Britons returning from Syria face arrest, says police chief

Islamist fighters at a training camp in eastern al-Ghouta, near Damascus Security officials worry Islamists trained in Syria could target the West

Britons returning to the UK from Syria will be stopped at the border and face arrest, a senior police chief has said.

Sir Peter Fahy, Chief Constable of Greater Manchester Police, told the BBC there was "huge concern" that Britons arriving back after fighting in Syria posed a threat to the UK.

Scotland Yard said its biggest concern was some could return as terrorists.

This month 16 people have been arrested on suspicion of terror offences after travelling between Syria and the UK.

This compares with 24 in the whole of 2013.

A Metropolitan Police spokesman said some of those going to Syria to train in terror camps or fight were as young as 17, and that the majority were young men - although they were aware of some young women also travelling there.

What "Prevent" does

  • prevents "apologists" for terrorism travelling to UK
  • helps local authorities and institutions understand extremism and what powers they can use to challenge extremist speakers
  • funds a specialist police unit which removes illegal online content
  • supports community campaigns against extremism
  • supports people "at-risk" from engaging in terrorism with the Channel process - several agencies work together to give them access to services such as health and education, specialist mentoring and diversionary activities
'Dangerous place'

Sir Peter, who leads the Association of Chief Police Officer's "Prevent" strategy on counter-terrorism, told BBC Radio 4's Today programme that those returning from Syria "may well be charged and investigated, but they will be put into our programmes".

"Clearly we've got all sorts of ways of trying to establish that [they have been to Syria]. We have links with intelligence agencies across Europe.

"This is a very difficult situation because Syria is so close. It is very close to tourist destinations, but it is an incredibly dangerous place."

He said those stopped at the border were put on programmes - which saw police work with local agencies such as schools and youth organisations, "essentially to make sure these people haven't been affected and try and make sure they're not a threat to this country".

Sir Peter continued that the main problem was safeguarding the welfare of those going to Syria "who may be driven because of the huge concern over there - some for humanitarian purposes - naively to go out there".

But there was also "a real worry about those who may be radicalised, who may have been engaged in terrorist training", he added.

Sir Peter Fahy: "We are concerned that people coming back may have been radicalised"

Militants with suspected links to al-Qaeda have been heading to war-torn Syria from many other countries since fighting broke out in 2011.

Intelligence officials have estimated that the number of UK nationals among them may be in the low hundreds.

The Centre for the Study of Radicalisation at King's College London says most British jihadists are university-educated Muslims of British Pakistani origin in their 20s.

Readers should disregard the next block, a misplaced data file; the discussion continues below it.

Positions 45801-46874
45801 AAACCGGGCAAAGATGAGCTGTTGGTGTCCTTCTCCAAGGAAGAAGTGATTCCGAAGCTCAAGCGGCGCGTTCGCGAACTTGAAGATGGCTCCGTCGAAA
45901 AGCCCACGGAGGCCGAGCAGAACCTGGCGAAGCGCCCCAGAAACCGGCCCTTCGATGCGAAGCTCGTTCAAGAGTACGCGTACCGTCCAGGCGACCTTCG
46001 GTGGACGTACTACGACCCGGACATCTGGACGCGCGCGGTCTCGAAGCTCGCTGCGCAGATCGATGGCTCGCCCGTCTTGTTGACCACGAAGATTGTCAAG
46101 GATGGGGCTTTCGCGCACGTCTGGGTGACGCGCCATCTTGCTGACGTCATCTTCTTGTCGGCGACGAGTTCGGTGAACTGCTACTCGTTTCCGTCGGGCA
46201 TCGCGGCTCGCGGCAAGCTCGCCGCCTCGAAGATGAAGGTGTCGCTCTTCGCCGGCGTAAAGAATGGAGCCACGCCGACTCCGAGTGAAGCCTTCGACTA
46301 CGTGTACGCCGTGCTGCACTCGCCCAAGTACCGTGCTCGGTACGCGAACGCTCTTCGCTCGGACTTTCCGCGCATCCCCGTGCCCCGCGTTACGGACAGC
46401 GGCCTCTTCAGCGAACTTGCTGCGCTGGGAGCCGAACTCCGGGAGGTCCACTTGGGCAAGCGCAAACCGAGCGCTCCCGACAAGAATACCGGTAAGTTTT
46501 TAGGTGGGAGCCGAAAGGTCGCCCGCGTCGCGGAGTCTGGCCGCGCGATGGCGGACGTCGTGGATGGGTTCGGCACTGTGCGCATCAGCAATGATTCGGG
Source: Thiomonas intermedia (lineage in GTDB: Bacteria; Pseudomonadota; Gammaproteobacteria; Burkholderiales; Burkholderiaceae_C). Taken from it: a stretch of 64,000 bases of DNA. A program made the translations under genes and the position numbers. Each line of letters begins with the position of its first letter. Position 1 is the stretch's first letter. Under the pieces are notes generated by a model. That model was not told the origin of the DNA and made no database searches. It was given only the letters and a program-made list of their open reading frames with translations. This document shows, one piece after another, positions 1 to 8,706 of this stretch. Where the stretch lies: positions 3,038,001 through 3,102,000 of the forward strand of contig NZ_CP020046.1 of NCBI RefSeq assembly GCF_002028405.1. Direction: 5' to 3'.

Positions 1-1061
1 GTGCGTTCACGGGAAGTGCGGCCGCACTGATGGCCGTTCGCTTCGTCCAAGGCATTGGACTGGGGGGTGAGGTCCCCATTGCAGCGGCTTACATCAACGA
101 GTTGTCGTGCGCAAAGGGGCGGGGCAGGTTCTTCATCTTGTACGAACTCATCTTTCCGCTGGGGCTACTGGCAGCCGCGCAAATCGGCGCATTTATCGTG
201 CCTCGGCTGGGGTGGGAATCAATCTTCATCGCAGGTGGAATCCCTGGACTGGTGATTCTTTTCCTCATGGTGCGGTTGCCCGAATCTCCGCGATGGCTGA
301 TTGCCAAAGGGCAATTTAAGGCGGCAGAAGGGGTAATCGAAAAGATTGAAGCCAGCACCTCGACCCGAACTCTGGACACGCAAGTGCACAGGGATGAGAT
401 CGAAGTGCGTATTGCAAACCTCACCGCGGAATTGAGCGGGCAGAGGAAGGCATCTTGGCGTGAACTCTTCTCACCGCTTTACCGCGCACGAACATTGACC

The Met spokesman said that while the number of arrests was relatively low it was "a cause for significant concern, particularly as it is young people who are being enticed to travel to Syria to engage in conflict".

"Our biggest concern is people attending terrorist training camps or fighting in war zones then returning to the UK as terrorists.

"They are potentially a threat to British interests both abroad and at home."

'Boys and girls'

Mohammad Ansar, a broadcaster and social commentator as well as theologian, said the prospect of their return was deeply worrying.

"Once we have these frustrated, often angry and disenfranchised British Muslims going out to Syria to fight, the question is how are we going to reintroduce them to British society?" he told BBC Radio 4's Today programme.

"If they were to come back and if the way they were to express themselves is through violence and the gun then we've got absolutely no control over what they're going to do when they come back into our communities."

On Saturday, members of Syria's government and main opposition group met briefly face-to-face in Geneva as part of a talks process aimed at "saving Syria" - although they did not speak directly.

Syria's civil conflict has claimed well over 100,000 lives since it began in 2011.

The violence has also driven 9.5 million people from their homes, creating a major humanitarian crisis within Syria and for its neighbours.

More on This Story

Syria conflict

Related Stories

The BBC is not responsible for the content of external Internet sites

More UK stories

RSS

Features

BBC © 2014 The BBC is not responsible for the content of external sites. Read more.

This page is best viewed in an up-to-date web browser with style sheets (CSS) enabled. While you will be able to view the content of this page in your current browser, you will not be able to get the full visual experience. Please consider upgrading your browser software or enabling style sheets (CSS) if you are able to do so.